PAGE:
Rebuilding my Accuphase E-202

We specialize in restoring vintage amplifiers/preamplifiers. Almost all our restorations involve replacing all audio circuit resistors, capacitors and ICs.

Time consuming, of course but well worth the effort. Japanese amplifiers are tough to work on due to single sided PCBs and each PCB has many wires connecting to it. Make lots of diagrams and take photos.

The output transitors, if bad, are no longer available and you will be forced to use ON-SEMI MJ series.

The main split rail caps are mostly a head ache due to wierd sizes used. This uses 10,000mfd 63v types and normally these come in 50mm diameter cans, but not always.

Most times we increase the value of these capacitors and then we use one of our in house designed surge limiting circuits to prevent destruction of the power switch. Recently did a McIntosh MC2105, replaced their ugly drive board with again our in house designed fully complementary boards and replaced the 39,000mfd 40v rail caps with 150,000mfd 50v types which of course demanded the surge circuit.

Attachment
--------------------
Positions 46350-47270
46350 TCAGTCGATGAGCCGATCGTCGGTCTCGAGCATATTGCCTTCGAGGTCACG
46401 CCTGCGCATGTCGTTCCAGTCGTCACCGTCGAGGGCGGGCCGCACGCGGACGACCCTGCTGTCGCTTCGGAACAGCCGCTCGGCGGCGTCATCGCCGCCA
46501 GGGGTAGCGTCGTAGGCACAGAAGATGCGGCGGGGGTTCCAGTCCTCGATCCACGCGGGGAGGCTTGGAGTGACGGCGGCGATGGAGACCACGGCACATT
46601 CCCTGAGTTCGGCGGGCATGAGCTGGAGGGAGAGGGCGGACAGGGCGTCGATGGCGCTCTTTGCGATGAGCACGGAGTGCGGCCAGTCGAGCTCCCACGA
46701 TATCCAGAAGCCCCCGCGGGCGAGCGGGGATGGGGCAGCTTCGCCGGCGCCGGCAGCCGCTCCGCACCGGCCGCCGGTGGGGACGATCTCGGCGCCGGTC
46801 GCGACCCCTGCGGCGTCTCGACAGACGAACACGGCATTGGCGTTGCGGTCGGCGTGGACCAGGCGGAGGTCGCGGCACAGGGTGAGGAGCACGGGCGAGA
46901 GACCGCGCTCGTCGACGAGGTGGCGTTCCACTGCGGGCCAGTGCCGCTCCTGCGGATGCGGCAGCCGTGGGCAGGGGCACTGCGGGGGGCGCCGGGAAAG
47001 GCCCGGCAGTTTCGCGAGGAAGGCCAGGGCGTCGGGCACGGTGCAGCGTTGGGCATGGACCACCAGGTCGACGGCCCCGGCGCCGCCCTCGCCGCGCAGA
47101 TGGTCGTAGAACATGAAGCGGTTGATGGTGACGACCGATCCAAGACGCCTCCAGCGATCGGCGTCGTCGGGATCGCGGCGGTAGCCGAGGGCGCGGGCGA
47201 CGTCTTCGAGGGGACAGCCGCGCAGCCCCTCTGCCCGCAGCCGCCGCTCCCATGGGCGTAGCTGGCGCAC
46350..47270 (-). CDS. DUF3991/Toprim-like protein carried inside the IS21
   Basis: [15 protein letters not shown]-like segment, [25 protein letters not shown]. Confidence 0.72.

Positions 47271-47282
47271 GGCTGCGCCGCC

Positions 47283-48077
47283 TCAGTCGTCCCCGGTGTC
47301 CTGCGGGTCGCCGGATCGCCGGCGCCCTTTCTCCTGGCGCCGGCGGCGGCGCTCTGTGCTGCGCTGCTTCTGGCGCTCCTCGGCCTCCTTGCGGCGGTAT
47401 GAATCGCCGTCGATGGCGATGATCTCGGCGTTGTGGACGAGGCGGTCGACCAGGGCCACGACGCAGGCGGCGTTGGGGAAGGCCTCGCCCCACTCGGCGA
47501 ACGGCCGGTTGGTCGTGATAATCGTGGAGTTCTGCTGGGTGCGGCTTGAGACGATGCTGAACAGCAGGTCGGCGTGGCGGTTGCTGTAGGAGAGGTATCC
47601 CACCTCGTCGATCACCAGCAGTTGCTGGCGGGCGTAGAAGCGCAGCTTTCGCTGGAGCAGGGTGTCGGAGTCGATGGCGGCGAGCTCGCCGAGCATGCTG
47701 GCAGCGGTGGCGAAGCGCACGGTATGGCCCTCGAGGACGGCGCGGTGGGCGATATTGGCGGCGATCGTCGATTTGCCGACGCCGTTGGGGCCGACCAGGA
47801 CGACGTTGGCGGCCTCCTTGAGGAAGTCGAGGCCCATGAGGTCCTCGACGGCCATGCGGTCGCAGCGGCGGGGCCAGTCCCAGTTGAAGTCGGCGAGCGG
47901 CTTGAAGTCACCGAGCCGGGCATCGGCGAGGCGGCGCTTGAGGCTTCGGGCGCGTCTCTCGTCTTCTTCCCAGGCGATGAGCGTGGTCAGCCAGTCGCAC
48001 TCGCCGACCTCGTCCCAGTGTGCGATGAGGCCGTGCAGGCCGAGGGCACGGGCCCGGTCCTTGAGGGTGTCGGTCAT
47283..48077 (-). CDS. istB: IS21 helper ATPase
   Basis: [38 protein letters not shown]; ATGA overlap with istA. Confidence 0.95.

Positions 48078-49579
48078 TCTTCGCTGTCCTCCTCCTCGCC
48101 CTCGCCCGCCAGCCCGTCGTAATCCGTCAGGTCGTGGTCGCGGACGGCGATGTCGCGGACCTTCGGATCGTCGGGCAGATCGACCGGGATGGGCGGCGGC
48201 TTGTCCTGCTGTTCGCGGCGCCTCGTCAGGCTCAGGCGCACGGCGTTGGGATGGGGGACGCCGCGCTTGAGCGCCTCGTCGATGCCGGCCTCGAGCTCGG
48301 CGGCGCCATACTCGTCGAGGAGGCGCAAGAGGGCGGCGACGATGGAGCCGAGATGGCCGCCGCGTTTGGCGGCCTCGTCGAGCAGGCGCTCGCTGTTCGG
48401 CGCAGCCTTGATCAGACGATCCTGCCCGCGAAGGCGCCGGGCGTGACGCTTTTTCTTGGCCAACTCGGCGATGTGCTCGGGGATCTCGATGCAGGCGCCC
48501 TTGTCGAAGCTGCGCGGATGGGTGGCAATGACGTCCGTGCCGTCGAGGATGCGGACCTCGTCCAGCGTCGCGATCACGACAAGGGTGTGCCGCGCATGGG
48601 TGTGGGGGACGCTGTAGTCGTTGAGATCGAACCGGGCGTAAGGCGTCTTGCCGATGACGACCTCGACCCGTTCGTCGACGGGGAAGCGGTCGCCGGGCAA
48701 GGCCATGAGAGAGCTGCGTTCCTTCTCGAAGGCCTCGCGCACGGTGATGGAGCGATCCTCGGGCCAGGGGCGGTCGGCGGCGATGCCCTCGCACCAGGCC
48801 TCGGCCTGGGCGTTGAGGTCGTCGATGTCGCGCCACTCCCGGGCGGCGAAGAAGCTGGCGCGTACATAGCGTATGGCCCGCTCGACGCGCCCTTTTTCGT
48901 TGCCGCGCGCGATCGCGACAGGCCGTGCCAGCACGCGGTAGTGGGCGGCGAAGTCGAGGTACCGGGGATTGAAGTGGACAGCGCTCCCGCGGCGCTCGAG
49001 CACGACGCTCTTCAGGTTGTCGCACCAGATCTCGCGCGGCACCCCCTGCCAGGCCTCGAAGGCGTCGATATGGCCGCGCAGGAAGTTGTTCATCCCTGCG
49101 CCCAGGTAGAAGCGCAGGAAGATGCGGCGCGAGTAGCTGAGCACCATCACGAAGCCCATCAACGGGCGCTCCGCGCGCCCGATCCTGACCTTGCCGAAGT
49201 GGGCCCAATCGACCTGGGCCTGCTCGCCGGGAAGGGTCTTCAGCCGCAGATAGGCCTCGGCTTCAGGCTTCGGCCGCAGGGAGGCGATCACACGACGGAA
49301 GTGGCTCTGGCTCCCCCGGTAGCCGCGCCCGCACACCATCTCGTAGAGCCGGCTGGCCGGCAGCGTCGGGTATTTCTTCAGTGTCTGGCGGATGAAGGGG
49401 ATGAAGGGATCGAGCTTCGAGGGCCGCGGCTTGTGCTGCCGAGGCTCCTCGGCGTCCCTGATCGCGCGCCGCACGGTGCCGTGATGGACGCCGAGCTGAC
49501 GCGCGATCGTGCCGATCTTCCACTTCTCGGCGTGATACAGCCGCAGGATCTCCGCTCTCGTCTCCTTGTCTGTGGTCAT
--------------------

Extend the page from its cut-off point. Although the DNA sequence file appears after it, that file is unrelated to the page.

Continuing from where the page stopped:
The JFets used in the E202 are obsolete. Hope they are not bad.

I have worked on Accuphase from my days in South Africa so I am well versed in their designs.

Steve Mantz

Zed Audio Corp
www.zedaudiocorp.com
 
Even if you enjoy the Pass clone now, Accuphase E-202 is useful enough to be preserved.
Read also here : https://www.diyaudio.com/community/...iagrams-repair-etc.211108/page-2#post-3558815
Most of the time your work should not be a "somewhat monumental task of completely
rebuilding", because the parts quality is high, I would only address actually failed parts.
Have a look for overheated resistors.

Thank's for your response, but I didn't buy the clone. One thing that scares me is the evaporating copper trace you spoke of. People have mentioned that these are difficult to solder.

The amp just sits in the bottom of my closet for now.